Acta Scientific Microbiology

Research Article Volume 7 Issue 2

Sequence Evolution and Copy Number Variation in HINTW

Jeet Sawant* and Bengt Hannson

Department of Biology, Lund University, Sweden

*Corresponding Author: Jeet Sawant, Department of Biology, Lund University, Sweden.

Received: December 11, 2023; Published: January 18, 2024

Abstract

The mammalian Y and avian W chromosomes share several features including being repeat rich and gene poor. However, while Y holds several multicopy ampliconic genes, only a single ampliconic gene is known on W, HINTW. HINTW has a role in avian sex determination, evolves through gene conversion, and has a homolog on Z, HINTZ. Studies in Galliformes found more HINTW copies in young than old individuals, but whether a similar aging effect occurs in other birds remains unexplored. We aligned avian HINTZ and HINTW exon-III sequences and designed primers to study the number of HINTW copies in passerines. The primers successfully amplified HINTW in DNA extracted from red blood cells of species representatives of three passerine families, and using qPCR we estimated 9-15 HINTW copies among passerines, in closely related species from superfamily Sylvioidea, which is fewer than the 18-40 copies reported for Galliformes. Finally, we uncovered a significant loss of HINTW copies in red blood cells of aging great reed warblers, and that the gene loss accelerated in birds infected with malaria parasites. A further study on migratory species infected with malaria suggests further loss of gene copies hampering the reproductive success in the great reed warbler population.

Keywords: HINTW; Ampliconic; Gene Conversion; Gene copies; qPCR; Passerines; Malaria; Great Reed Warblers

References

  1. Szathmáry E. “Toward major evolutionary transitions theory 2.0”. Proceedings of the National Academy of Sciences 33 (2015): 10104-10111.
  2. Gray J C and Goddard M R. “Gene-flow between niches facilitates local adaptation in sexual populations”. Ecology Letters9 (2012): 955-962.
  3. van der Heide E M M., et al. “Sexual dimorphism in livestock species selected for economically important traits”. Journal of Animal Science9 (2016): 3684-3692.
  4. Tran HT., et al. “An estrogen sensor for poultry sex sorting1”. Journal of Animal Science 4 (2010): 1358-1364.
  5. Olanrewaju H A., et al. “Effect of light intensity adjusted for species- specific spectral sensitivity on blood physiological variables of male broiler chickens”. Poultry Science 3 (2019): 1090-1095.
  6. Warner D A and Shine R. “The adaptive significance of temperature-dependent sex determination in a reptile”. Nature7178 (2008): 566-568.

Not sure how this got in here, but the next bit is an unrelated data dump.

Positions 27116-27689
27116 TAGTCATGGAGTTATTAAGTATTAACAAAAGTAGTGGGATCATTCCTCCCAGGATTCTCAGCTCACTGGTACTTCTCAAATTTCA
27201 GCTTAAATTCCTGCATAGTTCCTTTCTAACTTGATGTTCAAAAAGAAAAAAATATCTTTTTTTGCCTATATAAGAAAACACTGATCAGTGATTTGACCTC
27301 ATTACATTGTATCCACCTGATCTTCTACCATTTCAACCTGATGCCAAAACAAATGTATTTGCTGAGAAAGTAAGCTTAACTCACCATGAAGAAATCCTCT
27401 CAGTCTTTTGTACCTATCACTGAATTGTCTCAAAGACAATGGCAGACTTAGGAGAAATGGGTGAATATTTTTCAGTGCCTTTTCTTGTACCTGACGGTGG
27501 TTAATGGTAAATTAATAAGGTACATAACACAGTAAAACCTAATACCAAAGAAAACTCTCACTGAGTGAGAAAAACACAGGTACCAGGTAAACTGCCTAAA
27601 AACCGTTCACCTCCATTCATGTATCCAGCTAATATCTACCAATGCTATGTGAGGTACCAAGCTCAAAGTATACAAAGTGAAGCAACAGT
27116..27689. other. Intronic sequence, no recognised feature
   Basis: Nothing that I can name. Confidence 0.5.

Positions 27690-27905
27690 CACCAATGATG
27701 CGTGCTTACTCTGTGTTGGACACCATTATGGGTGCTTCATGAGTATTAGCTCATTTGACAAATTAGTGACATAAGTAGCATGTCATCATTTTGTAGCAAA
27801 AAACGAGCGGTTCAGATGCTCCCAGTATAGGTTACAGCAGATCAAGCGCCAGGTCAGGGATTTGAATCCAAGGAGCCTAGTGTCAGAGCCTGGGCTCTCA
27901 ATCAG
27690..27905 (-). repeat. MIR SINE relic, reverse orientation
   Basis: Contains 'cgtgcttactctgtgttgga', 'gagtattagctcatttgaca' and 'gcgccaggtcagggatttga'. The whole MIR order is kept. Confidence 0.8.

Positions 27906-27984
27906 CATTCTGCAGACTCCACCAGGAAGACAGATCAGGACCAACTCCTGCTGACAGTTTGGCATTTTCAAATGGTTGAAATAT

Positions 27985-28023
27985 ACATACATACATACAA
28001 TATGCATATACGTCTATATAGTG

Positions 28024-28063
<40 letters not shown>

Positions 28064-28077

7. Ospina-Álvarez N and Piferrer F. “Temperature-dependent sex determination in fish revisited: Prevalence, a single sex ratio response pattern, and possible effects of climate change”. PLoS ONE7 (2008): e2837.
  8. Gilbert SF. Developmental Biology, ed. Sunderland (MA): Sinauer (2000).
  9. Ghiselin M T. “The evolution of hermaphroditism among animals”. The Quarterly Review of Biology2 (1969): 189-208.
  10. Edenbrow M and Croft D P. “Kin and familiarity influence association preferences and aggression in the mangrove killifish Kryptolebias marmoratus”. Journal of Fish Biology3 (2012): 503-518.
  11. Bachtrog D. “Y-chromosome evolution: Emerging insights into processes of Y-chromosome degeneration”. In Nature Reviews Genetics 14.2 (2013): 113-124.
  12. Charlesworth B and Leon JA. “The Relation of Reproductive Effort to Age”. The American Naturalist 973 (1976): 449-459.
  13. Warren WC., et al. “Genome analysis of the platypus reveals unique signatures of evolution”. Nature 7192 (2008): 175-183.
  14. Gruetzner F., et al. “How did the platypus get its sex chromosome chain? A comparison of meiotic multiples and sex chromosomes in plants and animals”. Chromosoma 2 (2006): 75- 88.
  15. Deakin JE., et al. “The evolution of marsupial and monotreme chromosomes”. Cytogenetic and Genome Research2-4 (2012): 113-129.
  16. Chue J and Smith CA. “Sex determination and sexual differentiation in the avian model”. In FEBS Journal7 (2011): 1027-1034.
  17. Cui Z., et al. “High-density linkage mapping aided by transcriptomics documents ZW sex determination system in the Chinese mitten crab Eriocheir sinensis”. Heredity3 (2015): 206-215.